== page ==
The recession has proved a boon, but to stay dominant the company is launching new products and wooing the Russian market
CEO: Doug Conant
Super Bowl: The idea is to make sure soups don't slump when people eat out again
In tough times, comfort sells. And few brands evoke a warm and fuzzy feeling more than Campbell's, whose soup has been a staple since the late 19th century. The cost-conscious climate has been a boon for soup sales, which rose 5% in the U.S. in fiscal 2009, way better than the 1% growth of 2008. That performance launched Camden (N.J.)-based Campbell Soup (CPB) into the ranks of the top 100 brands, where it joined food giants Kellogg (K), H.J. Heinz (HNZ), and Nestlé (NSRGY).
But as the recession recedes, CEO Douglas R. Conant will need to prove that Campbell's name still resonates with American consumers, many of whom will venture back into restaurants once the economy improves. To stay on top, he's launching new products, recasting old favorites, and aggressively pushing into emerging markets. "We've developed a much better understanding of how to keep our brand relevant," says Denise Morrison, president of Campbell's North American soup, sauces, and beverages.
Consider Campbell's Chunky line of soups. Last year the company neglected the brand, focusing instead on Select Harvest, a new offering aimed at women over 35. Select Harvest became one of the top food launches of 2008. But Chunky suffered as a result: Its ad budget got slashed 25% last year, according to data tracker TNS Media Intelligence.
Now Campbell's is revamping Chunky, the first major overhaul of the product in a decade. The company wants to make the soup more nutritious without sacrificing its perceived heartiness. More than half the line now has an extra dose of vegetables and lean meat. "We're not talking about tofu here," says Morrison. The company also plans to advertise Chunky in women's magazines, a departure from testosterone-laden marketing efforts of the past that featured pro football stars.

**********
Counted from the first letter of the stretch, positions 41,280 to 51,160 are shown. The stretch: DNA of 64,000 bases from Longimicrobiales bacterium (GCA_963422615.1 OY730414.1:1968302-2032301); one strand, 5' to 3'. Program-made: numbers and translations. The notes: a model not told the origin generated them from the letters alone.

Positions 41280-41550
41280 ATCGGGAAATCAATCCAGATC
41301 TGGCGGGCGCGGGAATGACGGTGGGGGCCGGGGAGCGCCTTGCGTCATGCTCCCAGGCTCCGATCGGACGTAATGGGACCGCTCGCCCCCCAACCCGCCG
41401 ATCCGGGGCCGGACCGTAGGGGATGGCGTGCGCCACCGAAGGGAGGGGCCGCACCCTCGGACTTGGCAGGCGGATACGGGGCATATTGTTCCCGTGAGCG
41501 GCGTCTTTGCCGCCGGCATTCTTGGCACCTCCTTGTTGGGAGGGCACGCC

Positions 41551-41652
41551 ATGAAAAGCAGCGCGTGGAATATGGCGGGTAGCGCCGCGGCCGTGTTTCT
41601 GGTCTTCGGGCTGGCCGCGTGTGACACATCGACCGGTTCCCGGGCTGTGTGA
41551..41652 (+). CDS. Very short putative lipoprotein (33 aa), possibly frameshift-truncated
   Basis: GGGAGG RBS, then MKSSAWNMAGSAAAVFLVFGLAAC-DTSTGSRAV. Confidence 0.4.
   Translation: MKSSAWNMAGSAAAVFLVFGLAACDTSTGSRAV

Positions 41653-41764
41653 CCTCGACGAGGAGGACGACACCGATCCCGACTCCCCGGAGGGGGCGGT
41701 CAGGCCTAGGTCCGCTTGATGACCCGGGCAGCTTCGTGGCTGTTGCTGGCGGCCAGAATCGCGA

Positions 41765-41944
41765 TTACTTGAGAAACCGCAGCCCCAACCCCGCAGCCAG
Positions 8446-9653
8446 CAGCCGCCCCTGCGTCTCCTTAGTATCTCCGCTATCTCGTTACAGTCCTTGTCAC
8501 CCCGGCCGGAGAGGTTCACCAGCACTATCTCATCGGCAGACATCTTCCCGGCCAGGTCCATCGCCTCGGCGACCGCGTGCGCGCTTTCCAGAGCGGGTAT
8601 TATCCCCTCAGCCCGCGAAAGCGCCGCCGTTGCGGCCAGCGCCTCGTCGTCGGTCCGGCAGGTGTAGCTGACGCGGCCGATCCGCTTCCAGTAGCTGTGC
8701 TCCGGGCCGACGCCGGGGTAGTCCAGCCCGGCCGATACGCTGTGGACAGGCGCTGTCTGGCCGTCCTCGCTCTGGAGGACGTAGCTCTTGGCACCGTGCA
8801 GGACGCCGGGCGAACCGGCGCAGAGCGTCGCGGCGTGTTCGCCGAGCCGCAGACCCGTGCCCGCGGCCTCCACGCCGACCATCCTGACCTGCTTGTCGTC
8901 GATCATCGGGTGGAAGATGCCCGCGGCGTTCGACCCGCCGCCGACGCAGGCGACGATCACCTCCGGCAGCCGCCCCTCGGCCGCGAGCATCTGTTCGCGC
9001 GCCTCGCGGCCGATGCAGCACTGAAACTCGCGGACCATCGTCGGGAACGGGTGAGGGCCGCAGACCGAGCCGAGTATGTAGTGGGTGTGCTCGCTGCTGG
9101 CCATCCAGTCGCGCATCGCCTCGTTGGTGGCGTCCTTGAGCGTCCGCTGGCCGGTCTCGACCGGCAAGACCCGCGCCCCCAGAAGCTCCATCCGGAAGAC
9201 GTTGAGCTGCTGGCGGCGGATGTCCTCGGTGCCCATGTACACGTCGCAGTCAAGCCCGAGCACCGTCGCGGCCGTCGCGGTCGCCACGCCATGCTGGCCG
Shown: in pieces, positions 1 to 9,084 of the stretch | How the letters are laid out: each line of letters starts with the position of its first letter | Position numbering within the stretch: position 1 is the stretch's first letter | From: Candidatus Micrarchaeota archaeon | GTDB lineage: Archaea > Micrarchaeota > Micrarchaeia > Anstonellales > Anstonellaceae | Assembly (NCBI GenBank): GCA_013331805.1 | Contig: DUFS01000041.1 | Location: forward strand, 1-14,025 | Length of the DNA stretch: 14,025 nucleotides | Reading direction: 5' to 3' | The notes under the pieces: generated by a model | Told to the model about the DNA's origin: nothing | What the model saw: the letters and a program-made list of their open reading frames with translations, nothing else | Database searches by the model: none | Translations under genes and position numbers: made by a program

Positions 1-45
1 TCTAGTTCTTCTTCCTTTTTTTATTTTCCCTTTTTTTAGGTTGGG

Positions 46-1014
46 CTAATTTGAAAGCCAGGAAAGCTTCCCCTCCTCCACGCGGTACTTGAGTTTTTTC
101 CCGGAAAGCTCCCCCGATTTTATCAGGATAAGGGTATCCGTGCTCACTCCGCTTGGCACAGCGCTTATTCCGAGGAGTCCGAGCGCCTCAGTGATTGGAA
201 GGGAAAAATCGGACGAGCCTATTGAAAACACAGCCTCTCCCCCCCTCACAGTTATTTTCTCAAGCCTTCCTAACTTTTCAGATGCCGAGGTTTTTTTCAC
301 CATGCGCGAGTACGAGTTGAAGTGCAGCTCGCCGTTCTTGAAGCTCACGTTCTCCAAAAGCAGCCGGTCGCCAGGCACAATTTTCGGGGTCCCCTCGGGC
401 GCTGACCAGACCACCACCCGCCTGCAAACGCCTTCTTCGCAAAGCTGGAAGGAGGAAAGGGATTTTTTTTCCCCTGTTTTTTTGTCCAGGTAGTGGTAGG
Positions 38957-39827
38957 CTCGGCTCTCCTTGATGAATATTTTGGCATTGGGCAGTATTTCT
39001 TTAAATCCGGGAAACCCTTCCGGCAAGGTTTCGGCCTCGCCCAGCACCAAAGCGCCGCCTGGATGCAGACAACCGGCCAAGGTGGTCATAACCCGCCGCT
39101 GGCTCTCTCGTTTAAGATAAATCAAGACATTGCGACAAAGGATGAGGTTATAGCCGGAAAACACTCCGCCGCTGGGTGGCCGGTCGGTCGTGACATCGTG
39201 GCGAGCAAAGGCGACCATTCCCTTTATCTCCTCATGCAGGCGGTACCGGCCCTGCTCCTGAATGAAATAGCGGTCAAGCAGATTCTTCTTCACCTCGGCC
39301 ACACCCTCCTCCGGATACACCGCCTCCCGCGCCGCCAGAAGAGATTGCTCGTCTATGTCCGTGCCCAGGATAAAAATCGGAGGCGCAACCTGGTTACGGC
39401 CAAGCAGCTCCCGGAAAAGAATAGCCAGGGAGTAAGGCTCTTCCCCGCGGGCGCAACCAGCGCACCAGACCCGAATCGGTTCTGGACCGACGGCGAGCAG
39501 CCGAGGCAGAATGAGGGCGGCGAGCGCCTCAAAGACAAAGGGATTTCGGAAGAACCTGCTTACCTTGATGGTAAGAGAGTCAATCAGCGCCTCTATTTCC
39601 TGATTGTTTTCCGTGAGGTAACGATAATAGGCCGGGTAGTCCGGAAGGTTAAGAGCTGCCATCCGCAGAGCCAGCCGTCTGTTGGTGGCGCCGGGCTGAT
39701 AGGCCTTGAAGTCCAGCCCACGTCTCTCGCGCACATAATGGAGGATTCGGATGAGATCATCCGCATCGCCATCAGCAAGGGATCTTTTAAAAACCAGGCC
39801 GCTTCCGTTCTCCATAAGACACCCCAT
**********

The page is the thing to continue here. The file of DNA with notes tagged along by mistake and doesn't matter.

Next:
China and Russia present a bigger opportunity—and a bigger challenge—for Campbell's. The two countries account for more than half the world's consumption of soup. But nearly all of it is homemade. If the company can capture just 3% of the at-home consumption, says Larry S. McWilliams, president of Campbell's international group, the size of the business would equal that of the U.S. "The numbers blow your hair back," he says.
To break into those markets, Campbell's has been conducting extensive on-the-ground research over the past few years, interviewing thousands of consumers in Russia alone. McWilliams even asked the mother of Campbell's local marketing director for her feedback. (She wanted to see more fat medallions floating around.) Their findings led them to develop a broth-like product that Russians can use as a base for their own soups. Next year the company will sell 14 different soups in the country, up from three this year.
Campbell's has had more success in Russia than in China, where tastes vary by province. But the company says it could start showing a profit in those countries by next year. If so, the gains could guard against a U.S. soup slump. Says UBS (UBS) analyst David Palmer: "The make-or-break time for them is now."
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